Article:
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Case Against Turkey's  Ruling Party Gets Under Way


Turkey's constitutional court has begun hearing a case calling for the ruling Justice and Development Party to be shut down on the charge of undermining the secular state. The prosecutors are asking the court to disband the party and ban the prime minister and president from politics. As Dorian Jones reports for VOA from Istanbul, just as the case got started, Turkish authorities arrested more than 20 hardline nationalists, including two retired generals.

In a 90-minute argument before the constitutional court, Turkey's chief prosecutor Abdurrahman Yalcinkaya called for the ruling Justice and Development Party, known as the AK, to be closed down. Yalcinkaya accused the party of seeking to replace Turkey's secular state with Sharia rule.

The prosecutor is also calling for banning 71 leading and former members of the party from politics, including Prime Minister Recep Tayyip Erdogan and President Abdullah Gul.

Ayse Bohurler is one of those facing a political ban. She says the case against her is absurd.

She says she is facing a ban because she believes teachers and judges should be able to wear a headscarf. She says banning her will not make much of a difference because she cannot be a member of parliament anyway.

Turkey, since its creation in 1923, has been a strictly secular state. The wearing of religious dress in universities, schools and courts has been banned by the constitution.

But the AK Party is has tried to change the constitution to lift the religious dress ban in universities, but its reforms have been struck by the constitutional court. But easing the ban is a central part of the prosecutors case against the party and its leaders.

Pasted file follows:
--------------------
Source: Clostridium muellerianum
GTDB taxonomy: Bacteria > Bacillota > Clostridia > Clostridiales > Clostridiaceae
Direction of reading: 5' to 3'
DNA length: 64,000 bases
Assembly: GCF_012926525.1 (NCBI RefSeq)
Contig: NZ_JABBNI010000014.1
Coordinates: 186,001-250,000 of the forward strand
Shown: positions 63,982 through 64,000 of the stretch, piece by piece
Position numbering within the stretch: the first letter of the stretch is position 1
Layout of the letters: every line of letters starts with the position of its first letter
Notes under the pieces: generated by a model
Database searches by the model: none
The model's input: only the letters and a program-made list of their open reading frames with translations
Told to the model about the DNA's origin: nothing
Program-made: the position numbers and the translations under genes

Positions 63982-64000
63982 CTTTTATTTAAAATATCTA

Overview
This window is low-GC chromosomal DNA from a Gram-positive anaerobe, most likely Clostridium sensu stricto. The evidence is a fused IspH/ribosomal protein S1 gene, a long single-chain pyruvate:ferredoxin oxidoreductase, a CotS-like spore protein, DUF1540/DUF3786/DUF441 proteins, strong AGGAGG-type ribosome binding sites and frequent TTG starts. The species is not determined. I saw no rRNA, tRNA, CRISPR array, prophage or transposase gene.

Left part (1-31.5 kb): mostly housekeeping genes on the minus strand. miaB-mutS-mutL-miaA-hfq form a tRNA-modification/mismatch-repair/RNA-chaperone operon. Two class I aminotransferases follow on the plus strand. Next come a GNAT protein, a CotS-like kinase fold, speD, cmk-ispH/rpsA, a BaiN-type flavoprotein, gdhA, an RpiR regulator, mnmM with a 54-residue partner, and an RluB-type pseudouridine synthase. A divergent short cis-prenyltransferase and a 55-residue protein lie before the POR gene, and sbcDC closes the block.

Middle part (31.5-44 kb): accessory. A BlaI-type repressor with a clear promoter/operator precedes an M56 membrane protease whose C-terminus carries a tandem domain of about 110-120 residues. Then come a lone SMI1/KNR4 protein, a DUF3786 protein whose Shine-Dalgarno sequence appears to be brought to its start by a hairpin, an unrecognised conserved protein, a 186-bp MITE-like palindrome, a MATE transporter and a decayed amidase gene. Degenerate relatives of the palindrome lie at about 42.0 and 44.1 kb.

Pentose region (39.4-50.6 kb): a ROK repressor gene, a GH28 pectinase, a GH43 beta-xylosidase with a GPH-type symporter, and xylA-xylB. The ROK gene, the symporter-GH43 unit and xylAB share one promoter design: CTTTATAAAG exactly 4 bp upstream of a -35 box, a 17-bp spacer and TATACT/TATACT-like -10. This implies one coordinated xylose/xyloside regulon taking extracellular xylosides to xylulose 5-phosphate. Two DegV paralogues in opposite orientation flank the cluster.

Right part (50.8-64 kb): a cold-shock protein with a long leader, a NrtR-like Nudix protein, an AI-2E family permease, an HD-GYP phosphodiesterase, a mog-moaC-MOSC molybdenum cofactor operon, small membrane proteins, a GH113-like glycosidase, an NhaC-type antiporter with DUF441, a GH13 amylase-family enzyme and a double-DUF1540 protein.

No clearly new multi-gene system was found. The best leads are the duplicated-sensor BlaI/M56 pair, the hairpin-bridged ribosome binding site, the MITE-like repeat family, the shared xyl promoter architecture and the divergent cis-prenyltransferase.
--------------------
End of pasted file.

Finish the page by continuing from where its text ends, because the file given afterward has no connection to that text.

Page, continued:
Lawyers for the AK Party argue the charges against it, which run to 162 pages, are baseless and filled with inaccuracies.

While a majority of Turks are deeply suspicious of the AK Party's Islamic roots, most - 51 percent in the latest poll - oppose its closure and only 34 percent support a ban on the AT Party.

Political columnist Nuray Mert says the case is creating deep divisions in the Turkish society. "This tension will go on and on; I cannot see any solution at the moment, neither the government takes a step back nor the opposition. They are not inclined to take a step, so I cannot see any future of compromise."

Only hours before the case opened, Turkish authorities arrested more than 20 high-profile government critics, including two retired generals and a leading journalist. The arrests are part of an investigation into an alleged attempt to overthrow the government.

The government is scheduled to present its case to the constitutional court on Thursday.